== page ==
Hatuey

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The monument of Hatuey, in Baracoa city, Cuba -- the place he besieged the most while fighting the Spanish forces.
Monument of Taino chief Hatuey in Yara city, depicting the moment he was burnt by Spanish soldiers, bound to a Tamarind tree planted in 1907.
Plate at the base of the monument. It reads "To the memory of Chief Hatuey, unforgettable native, precursor of the Cuban fight for freedom, he offered his life, glorifying his ideals while tormented by the flames on 2/2/1512. Monuments Delegation of Yara, 1999".

Hatuey (died February 2, 1512) was a Taíno Cacique (chief) from the island of Ayiti (now Hispaniola), who lived in the early sixteenth century. He has attained legendary status for leading a group of natives in a fight against the invading Spaniards, and thus becoming the first fighter against colonialism in the New World. He is celebrated as "Cuba's First National Hero."[1]

History[edit]

In 1511, Diego Velázquez set out from Hispaniola to conquer the island of Caobana (Cuba). He was preceded, however, by Hatuey, who fled Hispaniola with a party of four hundred in canoes and warned the inhabitants of Caobana about what to expect from the Spaniards.[2]

Bartolomé de Las Casas later attributed the following speech to Hatuey. He showed the Taíno of Caobana a basket of gold and jewels, saying:

Here is the God the Spaniards worship. For these they fight and kill; for these they persecute us and that is why we have to throw them into the sea... They tell us, these tyrants, that they adore a God of peace and equality, and yet they usurp our land and make us their slaves. They speak to us of an immortal soul and of their eternal rewards and punishments, and yet they rob our belongings, seduce our women, violate our daughters. Incapable of matching us in valor, these cowards cover themselves with iron that our weapons cannot break...[3]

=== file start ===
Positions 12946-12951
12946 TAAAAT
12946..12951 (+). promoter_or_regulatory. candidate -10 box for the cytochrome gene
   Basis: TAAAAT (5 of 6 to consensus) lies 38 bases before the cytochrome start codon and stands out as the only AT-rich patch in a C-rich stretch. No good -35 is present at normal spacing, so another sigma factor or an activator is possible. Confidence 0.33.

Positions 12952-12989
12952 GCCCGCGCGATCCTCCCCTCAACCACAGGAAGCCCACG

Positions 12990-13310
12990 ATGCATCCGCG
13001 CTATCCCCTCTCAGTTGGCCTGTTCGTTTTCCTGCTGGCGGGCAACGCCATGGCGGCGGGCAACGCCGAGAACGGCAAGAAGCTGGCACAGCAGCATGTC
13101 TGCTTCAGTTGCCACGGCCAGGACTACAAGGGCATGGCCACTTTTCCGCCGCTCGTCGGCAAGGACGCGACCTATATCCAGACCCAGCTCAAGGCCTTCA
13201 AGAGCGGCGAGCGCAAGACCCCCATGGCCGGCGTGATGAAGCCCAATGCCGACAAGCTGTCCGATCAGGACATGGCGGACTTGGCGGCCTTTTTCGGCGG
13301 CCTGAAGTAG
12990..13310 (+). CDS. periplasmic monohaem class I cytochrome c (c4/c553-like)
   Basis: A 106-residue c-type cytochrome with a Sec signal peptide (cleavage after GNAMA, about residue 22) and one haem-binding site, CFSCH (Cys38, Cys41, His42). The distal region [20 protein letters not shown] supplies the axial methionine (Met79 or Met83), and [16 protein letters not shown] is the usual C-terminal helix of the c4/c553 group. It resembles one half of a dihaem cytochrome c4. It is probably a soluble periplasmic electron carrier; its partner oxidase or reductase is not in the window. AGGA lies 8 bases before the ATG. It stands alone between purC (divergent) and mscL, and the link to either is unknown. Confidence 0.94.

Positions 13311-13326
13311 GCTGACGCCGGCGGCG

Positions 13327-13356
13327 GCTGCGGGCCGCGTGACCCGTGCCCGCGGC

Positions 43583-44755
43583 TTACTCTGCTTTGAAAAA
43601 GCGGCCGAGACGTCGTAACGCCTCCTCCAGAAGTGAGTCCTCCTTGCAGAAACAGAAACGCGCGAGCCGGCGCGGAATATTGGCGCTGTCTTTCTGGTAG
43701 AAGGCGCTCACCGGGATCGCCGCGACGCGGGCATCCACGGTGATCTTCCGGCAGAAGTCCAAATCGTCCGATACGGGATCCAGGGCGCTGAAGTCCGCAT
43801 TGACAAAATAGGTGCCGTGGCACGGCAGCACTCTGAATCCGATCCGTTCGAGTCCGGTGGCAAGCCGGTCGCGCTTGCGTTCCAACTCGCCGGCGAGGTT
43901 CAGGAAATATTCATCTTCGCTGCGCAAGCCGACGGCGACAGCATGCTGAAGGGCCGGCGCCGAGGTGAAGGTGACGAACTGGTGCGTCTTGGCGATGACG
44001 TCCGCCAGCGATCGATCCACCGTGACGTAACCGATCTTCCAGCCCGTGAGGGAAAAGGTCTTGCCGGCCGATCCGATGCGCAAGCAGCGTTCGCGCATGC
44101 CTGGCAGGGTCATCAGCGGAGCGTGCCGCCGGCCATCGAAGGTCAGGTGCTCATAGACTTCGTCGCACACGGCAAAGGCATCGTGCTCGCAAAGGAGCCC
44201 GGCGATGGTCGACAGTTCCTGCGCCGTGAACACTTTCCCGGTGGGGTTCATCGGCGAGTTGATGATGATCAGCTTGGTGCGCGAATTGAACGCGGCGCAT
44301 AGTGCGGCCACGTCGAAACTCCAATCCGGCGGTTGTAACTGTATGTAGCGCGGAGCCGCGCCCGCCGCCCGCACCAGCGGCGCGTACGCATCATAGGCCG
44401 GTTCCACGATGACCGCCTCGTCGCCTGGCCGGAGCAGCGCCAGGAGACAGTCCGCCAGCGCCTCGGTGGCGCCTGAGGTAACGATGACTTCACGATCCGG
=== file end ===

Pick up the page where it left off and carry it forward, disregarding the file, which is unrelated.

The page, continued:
The people of Caobana did not believe Hatuey's message, and few joined him to fight. Hatuey resorted to guerrilla tactics against the Spaniards, and was able to confine them to their fort at Baracoa. Eventually the Spaniards succeeded in capturing him. On February 2, 1512,[2] he was tied to a stake and burned alive at Yara.[1]

Before he was burned, a priest asked him if he would accept Jesus and go to heaven. Las Casas recalled the reaction of the chief:

[Hatuey], thinking a little, asked the religious man if Spaniards went to heaven. The religious man answered yes... The chief then said without further thought that he did not want to go there but to hell so as not to be where they were and where he would not see such cruel people. This is the name and honor that God and our faith have earned.[4]

Legacy[edit]

The town of Hatuey, located south of Sibanicú in the Camaguey province of Cuba, was named after the Taíno hero.

Hatuey also lives on in the name of a beer brewed by Empresa Cerveceria Hatuey Santiago, a brewery in Santiago de Cuba, and one brand of a type of sugary, non-alcoholic malt beverage called Malta.[5][6]

In a 2010 film shot in Bolivia, Even the Rain, Hatuey is a main character in the film-within-the-film.[7]

The logo of the Cuban cigar and cigarette brand Cohiba is a picture of Hatuey.

See also[edit]

References[edit]

  1. ^ a b Running Fox, 'The Story of Cacique Hatuey, Cuba's First National Hero', La Voz del Pueblo Taíno (The Voice of the Taíno People) (United Confederation of Taino People, U.S. Regional Chapter, January 1998)
  2. ^ a b J. A. Sierra. 'The Legend of Hatuey', The History of Cuba (August 2006). Retrieved September 9, 2006.
  3. ^ Bartolomé de Las Casas, Short Account of the Destruction of the Indies. Translated by Nigel Griffin. (London: Penguin, 1999) ISBN 0-14-044562-5
  4. ^ "A violent evangelism: the political and religious conquest of the Americas", Luis N. Rivera, Luis Rivera Pagán, Westminster John Knox Press, 1992, ISBN 0-664-25367-9
  5. ^ Soda Pop Stop
  6. ^ "Malta Hatuey", Sodaficionado!, 30 July 2008. Retrieved 2 January 2010.
  7. ^ http://www.imdb.com/title/tt1422032/

External links[edit]